03/21/2015 at 13:01 •
OK, i have a set of rules to work with now. This is tentative but I think its a good starting point.
Each competitor (may be a team) is given 15 minutes on a chess clock (may be a phone app or a tangible chess clock) to place their components on the breadboard. Components may be placed anywhere on the battle breadboard.
Pins may not be shorted to power or ground except for power and ground themselves, which need not be directly connected if so desired. In nondestructive battles, transistors and inductors are left out of the kits, while in destructive competition, transistors and inductors are allowed.
When inserting a component, all of it's leads must be inserted for the move to be considered complete. If the referee observes an incomplete or ill-timed move, there is a one minute penalty. for this foul. Opponents may wish to intentionally foul to burn time if this is deemed advantageous.
Competitors may switch on power in any move after the move in which the power supply leads are connected. Once a component is placed, none of its leads may be relocated or removed, lest a one minute penalty occur.
Chip programming may be altered at any time during the placement session and preprogrammed code is permitted.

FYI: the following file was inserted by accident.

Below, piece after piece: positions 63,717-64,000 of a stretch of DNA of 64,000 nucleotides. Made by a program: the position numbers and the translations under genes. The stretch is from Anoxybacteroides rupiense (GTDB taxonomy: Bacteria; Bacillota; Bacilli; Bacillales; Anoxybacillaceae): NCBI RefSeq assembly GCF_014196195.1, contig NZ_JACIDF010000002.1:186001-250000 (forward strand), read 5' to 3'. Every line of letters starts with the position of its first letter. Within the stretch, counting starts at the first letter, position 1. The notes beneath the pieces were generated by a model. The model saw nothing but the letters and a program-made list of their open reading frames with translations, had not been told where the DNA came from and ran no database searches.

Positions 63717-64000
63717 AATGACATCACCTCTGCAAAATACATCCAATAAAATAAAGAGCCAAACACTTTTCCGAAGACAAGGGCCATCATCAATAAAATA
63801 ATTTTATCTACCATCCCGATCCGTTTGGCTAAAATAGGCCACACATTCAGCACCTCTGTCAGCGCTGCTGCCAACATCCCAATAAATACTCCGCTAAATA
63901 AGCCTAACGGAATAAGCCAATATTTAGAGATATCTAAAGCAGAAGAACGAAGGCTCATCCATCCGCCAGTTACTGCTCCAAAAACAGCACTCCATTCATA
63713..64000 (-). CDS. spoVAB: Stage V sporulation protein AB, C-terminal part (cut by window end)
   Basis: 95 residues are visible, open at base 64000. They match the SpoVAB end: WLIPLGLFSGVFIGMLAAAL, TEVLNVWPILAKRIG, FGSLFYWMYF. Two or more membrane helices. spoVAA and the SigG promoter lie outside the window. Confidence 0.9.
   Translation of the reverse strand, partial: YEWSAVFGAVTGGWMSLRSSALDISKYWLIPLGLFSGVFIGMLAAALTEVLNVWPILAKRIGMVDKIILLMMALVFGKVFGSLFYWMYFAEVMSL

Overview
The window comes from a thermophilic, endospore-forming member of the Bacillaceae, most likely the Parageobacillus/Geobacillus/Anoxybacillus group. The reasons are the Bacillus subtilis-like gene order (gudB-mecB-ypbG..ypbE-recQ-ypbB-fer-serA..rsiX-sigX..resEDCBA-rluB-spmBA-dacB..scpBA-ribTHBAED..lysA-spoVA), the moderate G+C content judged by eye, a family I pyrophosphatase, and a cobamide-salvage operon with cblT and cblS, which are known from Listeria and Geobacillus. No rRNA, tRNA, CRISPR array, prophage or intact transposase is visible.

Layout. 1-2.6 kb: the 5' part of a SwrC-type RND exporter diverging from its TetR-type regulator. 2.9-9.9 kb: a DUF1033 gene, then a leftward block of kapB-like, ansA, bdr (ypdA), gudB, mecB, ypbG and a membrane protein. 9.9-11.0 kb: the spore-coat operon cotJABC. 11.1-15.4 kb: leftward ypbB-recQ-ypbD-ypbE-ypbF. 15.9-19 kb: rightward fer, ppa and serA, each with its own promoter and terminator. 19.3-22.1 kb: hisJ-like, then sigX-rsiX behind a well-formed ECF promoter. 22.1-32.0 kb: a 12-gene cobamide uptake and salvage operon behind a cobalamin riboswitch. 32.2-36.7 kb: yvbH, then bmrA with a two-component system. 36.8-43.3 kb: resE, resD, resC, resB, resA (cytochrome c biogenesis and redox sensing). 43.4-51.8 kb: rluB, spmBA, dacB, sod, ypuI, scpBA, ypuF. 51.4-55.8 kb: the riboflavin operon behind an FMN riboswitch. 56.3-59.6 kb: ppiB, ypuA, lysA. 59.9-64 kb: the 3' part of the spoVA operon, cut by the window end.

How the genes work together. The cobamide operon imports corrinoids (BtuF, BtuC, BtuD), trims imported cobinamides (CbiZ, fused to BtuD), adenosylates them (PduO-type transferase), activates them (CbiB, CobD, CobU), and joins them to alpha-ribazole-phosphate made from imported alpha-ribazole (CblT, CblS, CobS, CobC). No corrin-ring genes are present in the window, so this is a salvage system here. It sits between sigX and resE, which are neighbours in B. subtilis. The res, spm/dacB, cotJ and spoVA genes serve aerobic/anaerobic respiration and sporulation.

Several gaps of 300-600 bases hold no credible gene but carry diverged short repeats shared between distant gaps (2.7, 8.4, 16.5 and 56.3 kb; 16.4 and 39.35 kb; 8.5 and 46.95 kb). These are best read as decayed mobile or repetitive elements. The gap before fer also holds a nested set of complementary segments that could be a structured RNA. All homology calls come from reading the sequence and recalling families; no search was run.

Once time runs out or both competitors declare they are GO for Battle, a 5 minute timer run by the referee's signal begins counting and the competitors may switch on their power supply switches at any time during that 5 minute interval.
Once the 5 minute time is expired, the referee declares a winner by determining the activity level of each chip using a chip clip and measuring the bandwidth of the chip's pins. Chips with zero activity level may not advance to the next round. In the event that both chips are active and both share the exact same activity level to within the tolerance of the measuring equipment, both competitors then advance to the next round. This is declared a "double win".
May the best team reign victorious!
03/21/2015 at 09:42 •
well I don't have any inductors but I do have some magnet wire, R's C's, Q's and various chips for creating a battleground. It seems however to make sense to define some standard circuit for the initial competitions. The chips, however, cost $2+ each in small quantity and I only have so many of them, so why not design something safe? How about a battle to activate the other processor's RESET function? This can be a practice category for learning and testing that is chip-safe. Hard core high voltage duels with shorts and spikes can wait until later.
I could make a secret logic function using a referee chip in the middle of the two combatants. The referee listens to the signals from the five i/o pins of the warrior chips and does it's hocus pocus, perhaps from a pseudorandom key based on a human time interval in pressing a button, to decide when to apply reset to the adjacent processor. Something like that...